Since their first meeting on November 18, 1885, the Alabama versus LSU rivalry is one of college football’s premier games every season. In total though, the rivalry is one-sided, with ‘Bama dominating the all-time series; the Alabama Crimson Tide are 53-26-5 against the LSU Tigers.
The best part to all of college football’s best rivalries aren’t the all-time series records, although it does feel nice getting to brag about it. The best part is the chance to show up your counterpart, hold bragging rights over their head, and make sure they never forget who their biggest rival really is.
That’s kind of like marriage, right? Nothing gets a life-long rivalry going quite like a little wedding day surprise hiding inside the groom’s cake.
After this unsuspecting Alabama groom cuts into his wedding cake, his LSU bride made sure she didn’t let the Crimson Tide colors be the only ones represented that day.
Fortunately for us, it was all caught on camera.
LSU Bride Pranks Alabama Groom’s Cake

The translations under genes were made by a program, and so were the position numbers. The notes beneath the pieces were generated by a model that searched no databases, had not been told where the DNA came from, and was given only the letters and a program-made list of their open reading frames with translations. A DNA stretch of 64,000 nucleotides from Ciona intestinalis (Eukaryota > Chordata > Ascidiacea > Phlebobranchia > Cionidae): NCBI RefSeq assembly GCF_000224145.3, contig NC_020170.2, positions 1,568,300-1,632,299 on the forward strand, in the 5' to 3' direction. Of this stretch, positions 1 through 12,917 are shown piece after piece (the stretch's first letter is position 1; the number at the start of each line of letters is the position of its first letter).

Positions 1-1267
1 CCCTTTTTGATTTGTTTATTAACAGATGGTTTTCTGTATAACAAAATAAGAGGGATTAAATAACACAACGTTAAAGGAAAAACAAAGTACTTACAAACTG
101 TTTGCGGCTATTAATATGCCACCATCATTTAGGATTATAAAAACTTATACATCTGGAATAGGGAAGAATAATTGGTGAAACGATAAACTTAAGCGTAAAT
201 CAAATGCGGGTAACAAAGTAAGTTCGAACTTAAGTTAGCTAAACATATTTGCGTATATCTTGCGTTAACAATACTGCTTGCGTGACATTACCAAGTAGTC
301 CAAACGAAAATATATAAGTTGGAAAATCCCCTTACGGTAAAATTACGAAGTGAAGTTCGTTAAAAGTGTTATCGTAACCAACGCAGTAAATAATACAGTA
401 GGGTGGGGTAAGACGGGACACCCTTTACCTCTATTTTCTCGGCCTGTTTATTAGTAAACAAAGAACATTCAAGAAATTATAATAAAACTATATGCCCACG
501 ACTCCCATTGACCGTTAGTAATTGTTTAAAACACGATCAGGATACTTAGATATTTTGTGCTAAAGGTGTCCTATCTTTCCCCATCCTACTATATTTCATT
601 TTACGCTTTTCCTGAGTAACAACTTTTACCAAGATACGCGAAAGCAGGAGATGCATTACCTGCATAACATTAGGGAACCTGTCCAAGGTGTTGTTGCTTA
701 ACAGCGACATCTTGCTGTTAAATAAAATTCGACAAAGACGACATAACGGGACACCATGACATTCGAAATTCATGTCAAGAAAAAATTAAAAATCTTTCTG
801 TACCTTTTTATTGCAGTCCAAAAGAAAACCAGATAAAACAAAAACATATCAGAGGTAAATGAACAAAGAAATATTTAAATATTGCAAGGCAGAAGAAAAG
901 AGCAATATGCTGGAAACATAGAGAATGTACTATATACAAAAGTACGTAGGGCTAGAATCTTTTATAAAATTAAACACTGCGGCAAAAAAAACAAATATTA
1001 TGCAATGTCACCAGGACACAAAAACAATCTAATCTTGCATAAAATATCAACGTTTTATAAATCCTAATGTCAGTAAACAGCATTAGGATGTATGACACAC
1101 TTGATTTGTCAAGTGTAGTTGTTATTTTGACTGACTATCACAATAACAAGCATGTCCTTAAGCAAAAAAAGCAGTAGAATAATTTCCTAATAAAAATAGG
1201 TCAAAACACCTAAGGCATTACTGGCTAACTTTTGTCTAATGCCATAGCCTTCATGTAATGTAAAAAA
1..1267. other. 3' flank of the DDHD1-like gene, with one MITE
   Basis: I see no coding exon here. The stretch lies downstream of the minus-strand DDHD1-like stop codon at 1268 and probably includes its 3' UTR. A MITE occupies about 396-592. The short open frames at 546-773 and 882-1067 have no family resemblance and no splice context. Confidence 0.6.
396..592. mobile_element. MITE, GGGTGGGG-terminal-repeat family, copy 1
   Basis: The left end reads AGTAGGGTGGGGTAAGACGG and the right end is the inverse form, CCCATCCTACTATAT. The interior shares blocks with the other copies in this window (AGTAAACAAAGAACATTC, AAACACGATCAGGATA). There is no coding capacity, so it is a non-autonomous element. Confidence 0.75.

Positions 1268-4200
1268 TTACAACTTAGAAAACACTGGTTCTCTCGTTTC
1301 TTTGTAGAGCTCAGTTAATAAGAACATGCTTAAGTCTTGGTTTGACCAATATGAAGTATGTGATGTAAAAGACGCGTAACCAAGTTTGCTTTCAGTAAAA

For the Alabama fans in the room, you can imagine bringing that purple and gold cake up for a taste had to make the experience a little sour.
What’s worse is the groom is forced to listen as wedding guests rain down “L-S-U” chants on the cake-cutting ceremony. All the poor guy wanted to do was enjoy a piece of University of Alabama football-themed cake. Instead, he had to muscle through the unwanted LSU filling.
College football rivalries are no strangers to prank wars. With the collegiate atmosphere continually pumping fuel into the rivalry, no one is safe from the occasional prank. Urban Meyer’s yard fell victim to a Michigan fan sending him a message, just in case Meyer forgot who Ohio State plays at the end of every season.
This prank between the SEC fans and newlyweds was all in good fun, but I’m sure a house divided wasn’t so happy-go-lucky last November, when the Crimson Tide welcomed their rivals from Baton Rouge to take on the Tigers inside Bryant-Denny Stadium.
It cannot be confirmed that this guy actually enjoyed any of the cake.
This article was originally published on July 23, 2018.